A few music writers, terminally sick of boy bands and underage dance-pop juggernauts, have leapt to declare Pink the first sign of a changing of the guard in the teen-pop regime. I'm not so sure, if only because Pink (aka 22-year-old Philadephian Alecia Moore) has never seemed all that teen-pop to me: despite her youth and her way with a hook, her debut, 2000's Can't Take Me Home, is closer to straight-up R & B than to Britney and 'N Sync's made-in-Sweden fluff. And though last year's Missundaztood (Arista) is even catchier, the point of comparison still isn't "damn Britney Spears," despite the fact that Pink bitches about being likened to her in the second single, "Don't Let Me Get Me" (by whom, I wonder?). It makes more sense to invoke Alanis Morissette: sonically the album brings to mind the alternative rock dressed up as high-gloss pop that dominated radio in the early and mid-90s. (This doubtless reflects the influence of Pink's new writing partner, Linda Perry, former leader of alt-rock annoyances 4 Non Blondes.) Granted, the outrageously euphoric first single, "Get the Party Started," blows away every Max Martin creation ever (well, maybe not the Backstreet Boys' "I Want It That Way"), but the really remarkable thing about Missundaztood is the strength of the confessional singer-songwriter stuff. "Don't Let Me Get Me" spells out Pink's self-hatred and her "war against the mirror" (though in the video she spends so much time in her underwear that you have to wonder how hard the mirror's fighting back); "Just Like a Pill," a swift, dead-on sketch of a bad relationship, is more self-assured, and less grammatically awkward, than anything Morissette has recorded. And "Family Portrait" is a surprisingly affecting broken-home melodrama--Pink promises not to fight with her brother if their father will come back. Friday, July 26, 7 PM, Tweeter Center, I-80 and Harlem, Tinley Park; 708-614-1616 or 312-559-1212.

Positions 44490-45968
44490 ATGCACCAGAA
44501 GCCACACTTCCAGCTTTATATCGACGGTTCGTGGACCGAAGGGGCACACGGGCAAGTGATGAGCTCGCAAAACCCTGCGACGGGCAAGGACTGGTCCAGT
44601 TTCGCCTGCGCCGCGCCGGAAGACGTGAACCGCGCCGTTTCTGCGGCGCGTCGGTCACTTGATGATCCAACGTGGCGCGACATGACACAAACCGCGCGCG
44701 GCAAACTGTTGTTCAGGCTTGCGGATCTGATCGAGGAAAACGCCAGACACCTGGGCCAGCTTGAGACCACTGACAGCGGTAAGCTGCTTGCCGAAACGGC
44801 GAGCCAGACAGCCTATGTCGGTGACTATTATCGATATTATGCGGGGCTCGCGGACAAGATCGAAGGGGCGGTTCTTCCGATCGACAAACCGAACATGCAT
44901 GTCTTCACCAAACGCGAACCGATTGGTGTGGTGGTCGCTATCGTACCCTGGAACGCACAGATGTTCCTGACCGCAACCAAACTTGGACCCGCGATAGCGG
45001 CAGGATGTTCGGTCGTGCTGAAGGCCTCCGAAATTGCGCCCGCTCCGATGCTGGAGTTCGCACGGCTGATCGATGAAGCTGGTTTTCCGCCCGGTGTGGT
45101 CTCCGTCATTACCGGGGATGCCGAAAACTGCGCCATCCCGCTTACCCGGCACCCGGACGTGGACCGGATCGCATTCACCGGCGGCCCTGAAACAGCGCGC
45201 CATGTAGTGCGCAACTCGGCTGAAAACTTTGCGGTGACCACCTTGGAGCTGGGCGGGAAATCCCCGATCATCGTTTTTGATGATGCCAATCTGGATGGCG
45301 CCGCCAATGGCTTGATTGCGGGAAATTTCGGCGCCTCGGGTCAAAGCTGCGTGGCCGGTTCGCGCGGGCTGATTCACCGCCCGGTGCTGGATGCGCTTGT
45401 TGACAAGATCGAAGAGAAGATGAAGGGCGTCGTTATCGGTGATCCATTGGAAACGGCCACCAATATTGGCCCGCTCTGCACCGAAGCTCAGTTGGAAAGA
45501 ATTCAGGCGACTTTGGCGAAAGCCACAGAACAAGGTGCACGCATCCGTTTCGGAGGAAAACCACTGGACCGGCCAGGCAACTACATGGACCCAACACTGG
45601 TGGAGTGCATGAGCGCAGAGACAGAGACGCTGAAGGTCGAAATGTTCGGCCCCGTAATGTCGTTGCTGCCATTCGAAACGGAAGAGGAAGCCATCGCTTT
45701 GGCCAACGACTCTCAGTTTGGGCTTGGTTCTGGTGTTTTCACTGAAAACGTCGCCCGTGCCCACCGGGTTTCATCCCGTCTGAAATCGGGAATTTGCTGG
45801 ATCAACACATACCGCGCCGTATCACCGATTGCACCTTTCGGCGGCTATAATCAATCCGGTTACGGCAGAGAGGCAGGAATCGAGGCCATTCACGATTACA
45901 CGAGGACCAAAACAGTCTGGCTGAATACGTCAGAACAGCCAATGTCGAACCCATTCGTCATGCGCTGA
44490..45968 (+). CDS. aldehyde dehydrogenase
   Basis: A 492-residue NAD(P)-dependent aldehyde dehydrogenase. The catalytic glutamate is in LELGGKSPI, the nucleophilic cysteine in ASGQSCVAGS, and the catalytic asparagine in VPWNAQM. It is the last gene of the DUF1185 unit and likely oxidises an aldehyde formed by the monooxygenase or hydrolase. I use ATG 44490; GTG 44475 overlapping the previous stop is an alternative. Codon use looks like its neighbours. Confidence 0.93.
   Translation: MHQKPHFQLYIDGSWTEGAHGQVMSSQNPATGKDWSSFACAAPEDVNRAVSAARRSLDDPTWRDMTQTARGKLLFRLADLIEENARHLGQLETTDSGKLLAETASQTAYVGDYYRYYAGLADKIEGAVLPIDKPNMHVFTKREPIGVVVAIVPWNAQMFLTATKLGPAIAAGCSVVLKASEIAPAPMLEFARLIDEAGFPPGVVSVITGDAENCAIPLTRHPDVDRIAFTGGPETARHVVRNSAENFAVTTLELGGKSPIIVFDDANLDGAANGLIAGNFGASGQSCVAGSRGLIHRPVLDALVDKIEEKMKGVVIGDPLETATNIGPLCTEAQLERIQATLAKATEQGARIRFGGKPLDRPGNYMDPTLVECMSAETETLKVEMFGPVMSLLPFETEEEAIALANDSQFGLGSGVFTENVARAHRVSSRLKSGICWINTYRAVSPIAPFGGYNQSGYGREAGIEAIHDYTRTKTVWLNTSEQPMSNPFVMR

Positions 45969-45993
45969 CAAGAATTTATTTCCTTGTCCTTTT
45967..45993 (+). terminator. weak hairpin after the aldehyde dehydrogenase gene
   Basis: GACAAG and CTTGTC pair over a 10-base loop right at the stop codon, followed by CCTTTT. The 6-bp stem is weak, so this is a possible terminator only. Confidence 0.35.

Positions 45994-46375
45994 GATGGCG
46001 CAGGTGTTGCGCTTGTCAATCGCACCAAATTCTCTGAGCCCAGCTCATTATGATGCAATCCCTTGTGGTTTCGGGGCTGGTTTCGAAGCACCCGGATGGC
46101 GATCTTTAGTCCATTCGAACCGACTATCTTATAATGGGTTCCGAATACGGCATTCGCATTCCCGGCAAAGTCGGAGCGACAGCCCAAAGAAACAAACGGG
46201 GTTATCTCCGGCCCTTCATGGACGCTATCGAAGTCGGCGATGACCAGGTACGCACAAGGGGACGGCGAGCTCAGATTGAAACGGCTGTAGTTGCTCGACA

Art accompanying story in printed newspaper (not available in this archive): photo/Terry Richardson.